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6.E: Electronic Structure (Exercises)

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    43480
  • These are homework exercises to accompany the Textmap created for "Chemistry: The Central Science" by Brown et al. Complementary General Chemistry question banks can be found for other Textmaps and can be accessed here. In addition to these publicly available questions, access to private problems bank for use in exams and homework is available to faculty only on an individual basis; please contact Delmar Larsen for an account with access permission.

    6.1: The Wave Nature of Light

    Conceptual Problems

    1. What are the characteristics of a wave? What is the relationship between electromagnetic radiation and wave energy?
    2. At constant wavelength, what effect does increasing the frequency of a wave have on its speed? its amplitude?
    3. List the following forms of electromagnetic radiation in order of increasing wavelength: x-rays, radio waves, infrared waves, microwaves, ultraviolet waves, visible waves, and gamma rays. List them in order of increasing frequency. Which has the highest energy?
    4. A large industry is centered on developing skin-care products, such as suntan lotions and cosmetics, that cannot be penetrated by ultraviolet radiation. How does the wavelength of visible light compare with the wavelength of ultraviolet light? How does the energy of visible light compare with the energy of ultraviolet light? Why is this industry focused on blocking ultraviolet light rather than visible light?

    Numerical Problems

    1. The human eye is sensitive to what fraction of the electromagnetic spectrum, assuming a typical spectral range of 104 to 1020 Hz? If we came from the planet Krypton and had x-ray vision (i.e., if our eyes were sensitive to x-rays in addition to visible light), how would this fraction be changed?

    2. What is the frequency in megahertz corresponding to each wavelength?

      1. 755 m
      2. 6.73 nm
      3. 1.77 × 103 km
      4. 9.88 Å
      5. 3.7 × 10−10 m
    3. What is the frequency in megahertz corresponding to each wavelength?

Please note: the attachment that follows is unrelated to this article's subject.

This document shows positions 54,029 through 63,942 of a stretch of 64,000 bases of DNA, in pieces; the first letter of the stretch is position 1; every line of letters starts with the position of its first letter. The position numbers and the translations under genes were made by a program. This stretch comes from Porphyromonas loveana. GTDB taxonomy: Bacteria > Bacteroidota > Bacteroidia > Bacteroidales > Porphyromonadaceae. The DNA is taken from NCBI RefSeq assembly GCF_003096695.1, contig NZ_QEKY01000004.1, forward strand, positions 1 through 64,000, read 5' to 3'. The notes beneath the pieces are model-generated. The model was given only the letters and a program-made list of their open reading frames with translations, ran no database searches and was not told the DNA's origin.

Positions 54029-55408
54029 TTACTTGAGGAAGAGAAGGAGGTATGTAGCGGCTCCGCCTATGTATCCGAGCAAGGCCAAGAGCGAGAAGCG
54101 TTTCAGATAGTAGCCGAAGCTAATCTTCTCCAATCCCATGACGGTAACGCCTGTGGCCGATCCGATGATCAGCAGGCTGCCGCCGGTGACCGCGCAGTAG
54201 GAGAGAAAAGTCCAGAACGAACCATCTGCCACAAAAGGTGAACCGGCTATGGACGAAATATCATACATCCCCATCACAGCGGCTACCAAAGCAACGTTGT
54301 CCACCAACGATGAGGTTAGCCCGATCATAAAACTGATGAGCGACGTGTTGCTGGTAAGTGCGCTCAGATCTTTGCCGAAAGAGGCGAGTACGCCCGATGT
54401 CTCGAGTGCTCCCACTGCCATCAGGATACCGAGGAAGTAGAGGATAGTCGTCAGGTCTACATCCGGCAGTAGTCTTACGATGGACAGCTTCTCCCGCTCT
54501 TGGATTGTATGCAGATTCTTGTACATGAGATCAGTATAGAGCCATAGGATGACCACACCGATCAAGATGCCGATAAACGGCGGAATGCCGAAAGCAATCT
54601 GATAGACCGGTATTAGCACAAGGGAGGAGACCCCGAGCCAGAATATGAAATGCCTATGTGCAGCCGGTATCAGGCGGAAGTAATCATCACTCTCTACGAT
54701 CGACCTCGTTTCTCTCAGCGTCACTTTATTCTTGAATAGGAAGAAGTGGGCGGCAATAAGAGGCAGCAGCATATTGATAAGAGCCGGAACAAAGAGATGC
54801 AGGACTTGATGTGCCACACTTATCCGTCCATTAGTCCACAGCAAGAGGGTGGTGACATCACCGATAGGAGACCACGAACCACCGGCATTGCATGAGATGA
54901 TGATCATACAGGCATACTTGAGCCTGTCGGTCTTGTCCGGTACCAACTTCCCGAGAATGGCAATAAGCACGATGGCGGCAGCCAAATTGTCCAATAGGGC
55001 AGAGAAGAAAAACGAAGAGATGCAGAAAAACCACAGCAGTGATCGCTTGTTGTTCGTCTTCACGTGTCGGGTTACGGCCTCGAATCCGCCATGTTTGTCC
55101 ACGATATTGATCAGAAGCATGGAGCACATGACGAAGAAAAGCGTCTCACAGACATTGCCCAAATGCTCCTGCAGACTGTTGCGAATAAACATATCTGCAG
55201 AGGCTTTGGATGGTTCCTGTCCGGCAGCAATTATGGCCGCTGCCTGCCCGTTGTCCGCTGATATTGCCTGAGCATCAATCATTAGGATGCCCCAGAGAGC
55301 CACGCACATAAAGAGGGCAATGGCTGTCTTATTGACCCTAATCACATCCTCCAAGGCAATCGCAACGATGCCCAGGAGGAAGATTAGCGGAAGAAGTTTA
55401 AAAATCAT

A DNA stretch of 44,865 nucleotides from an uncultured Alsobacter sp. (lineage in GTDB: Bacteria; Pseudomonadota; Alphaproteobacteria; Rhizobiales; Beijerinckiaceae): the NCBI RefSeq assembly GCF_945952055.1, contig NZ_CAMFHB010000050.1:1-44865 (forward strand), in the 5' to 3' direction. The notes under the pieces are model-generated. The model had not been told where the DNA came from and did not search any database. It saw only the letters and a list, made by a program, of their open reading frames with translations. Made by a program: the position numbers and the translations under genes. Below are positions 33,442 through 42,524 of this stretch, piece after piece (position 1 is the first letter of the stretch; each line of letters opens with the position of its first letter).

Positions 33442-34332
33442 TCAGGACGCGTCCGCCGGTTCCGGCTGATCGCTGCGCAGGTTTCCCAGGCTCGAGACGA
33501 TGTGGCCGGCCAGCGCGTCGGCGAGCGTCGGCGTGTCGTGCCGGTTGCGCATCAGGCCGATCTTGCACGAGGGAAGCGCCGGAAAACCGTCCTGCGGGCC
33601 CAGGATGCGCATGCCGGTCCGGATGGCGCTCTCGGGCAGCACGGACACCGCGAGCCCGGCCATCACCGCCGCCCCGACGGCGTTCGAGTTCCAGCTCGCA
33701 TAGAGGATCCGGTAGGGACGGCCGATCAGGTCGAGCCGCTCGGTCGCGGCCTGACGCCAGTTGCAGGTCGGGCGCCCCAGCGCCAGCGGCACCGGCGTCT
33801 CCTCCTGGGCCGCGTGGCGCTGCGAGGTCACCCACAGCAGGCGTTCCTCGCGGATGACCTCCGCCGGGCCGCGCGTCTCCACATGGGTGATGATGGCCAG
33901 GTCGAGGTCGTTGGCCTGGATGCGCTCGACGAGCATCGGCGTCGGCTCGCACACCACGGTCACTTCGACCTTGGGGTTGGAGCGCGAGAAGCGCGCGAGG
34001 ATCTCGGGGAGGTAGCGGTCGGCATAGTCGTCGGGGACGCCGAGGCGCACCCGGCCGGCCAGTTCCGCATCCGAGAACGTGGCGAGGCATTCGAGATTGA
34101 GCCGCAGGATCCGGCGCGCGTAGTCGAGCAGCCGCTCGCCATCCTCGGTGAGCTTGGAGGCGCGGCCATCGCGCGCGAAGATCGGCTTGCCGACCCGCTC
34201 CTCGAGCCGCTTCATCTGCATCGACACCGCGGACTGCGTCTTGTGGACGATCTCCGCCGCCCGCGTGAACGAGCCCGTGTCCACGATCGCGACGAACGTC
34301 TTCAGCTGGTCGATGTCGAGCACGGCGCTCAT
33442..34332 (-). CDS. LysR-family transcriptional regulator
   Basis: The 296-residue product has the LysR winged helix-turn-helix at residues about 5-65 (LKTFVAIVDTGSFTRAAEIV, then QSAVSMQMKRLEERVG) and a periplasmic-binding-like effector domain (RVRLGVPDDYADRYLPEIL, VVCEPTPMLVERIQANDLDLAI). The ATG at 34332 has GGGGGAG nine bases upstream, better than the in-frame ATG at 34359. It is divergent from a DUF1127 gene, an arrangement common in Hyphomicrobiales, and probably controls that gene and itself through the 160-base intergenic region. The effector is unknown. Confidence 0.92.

1. 5.8 × 10−7 m
      2. 2.3 Å
      3. 8.6 × 107 m
      4. 6.2 mm
      5. 3.7 nm
    4. Line spectra are also observed for molecular species. Given the following characteristic wavelengths for each species, identify the spectral region (ultraviolet, visible, etc.) in which the following line spectra will occur. Given 1.00 mol of each compound and the wavelength of absorbed or emitted light, how much energy does this correspond to?

      1. NH3, 1.0 × 10−2 m
      2. CH3CH2OH, 9.0 μm
      3. Mo atom, 7.1 Å
    5. What is the speed of a wave in meters per second that has a wavelength of 1250 m and a frequency of 2.36 × 105 s−1?

    6. A wave travels at 3.70 m/s with a frequency of 4.599 × 107 Hz and an amplitude of 1.0 m. What is its wavelength in nanometers?

    7. An AM radio station broadcasts with a wavelength of 248.0 m. What is the broadcast frequency of the station in kilohertz? An AM station has a broadcast range of 92.6 MHz. What is the corresponding wavelength range in meters for this reception?

    8. An FM radio station broadcasts with a wavelength of 3.21 m. What is the broadcast frequency of the station in megahertz? An FM radio typically has a broadcast range of 82–112 MHz. What is the corresponding wavelength range in meters for this reception?

    9. A microwave oven operates at a frequency of approximately 2450 MHz. What is the corresponding wavelength? Water, with its polar molecules, absorbs electromagnetic radiation primarily in the infrared portion of the spectrum. Given this fact, why are microwave ovens used for cooking food?

    6.2: Quantized Energy and Photons


    Conceptual Problems

    1. Describe the relationship between the energy of a photon and its frequency.
    2. How was the ultraviolet catastrophe explained?
    3. If electromagnetic radiation with a continuous range of frequencies above the threshold frequency of a metal is allowed to strike a metal surface, is the kinetic energy of the ejected electrons continuous or quantized? Explain your answer.
    4. The vibrational energy of a plucked guitar string is said to be quantized. What do we mean by this? Are the sounds emitted from the 88 keys on a piano also quantized?
    5. Which of the following exhibit quantized behavior: a human voice, the speed of a car, a harp, the colors of light, automobile tire sizes, waves from a speedboat?

    Conceptual Answers

    1. The energy of a photon is directly proportional to the frequency of the electromagnetic radiation.

    2. Quantized: harp, tire size, speedboat waves; continuous: human voice, colors of light, car speed.

    Numerical Problems

    1. What is the energy of a photon of light with each wavelength? To which region of the electromagnetic spectrum does each wavelength belong?

      1. 4.33 × 105 m
      2. 0.065 nm
      3. 786 pm
    2. How much energy is contained in each of the following? To which region of the electromagnetic spectrum does each wavelength belong?

      1. 250 photons with a wavelength of 3.0 m
      2. 4.2 × 106 photons with a wavelength of 92 μm
      3. 1.78 × 1022 photons with a wavelength of 2.1 Å
    3. A 6.023 x 1023 photons are found to have an energy of 225 kJ. What is the wavelength of the radiation?

    4. Use the data in Table 2.1.1 to calculate how much more energetic a single gamma-ray photon is than a radio-wave photon. How many photons from a radio source operating at a frequency of 8 × 105 Hz would be required to provide the same amount of energy as a single gamma-ray photon with a frequency of 3 × 1019 Hz?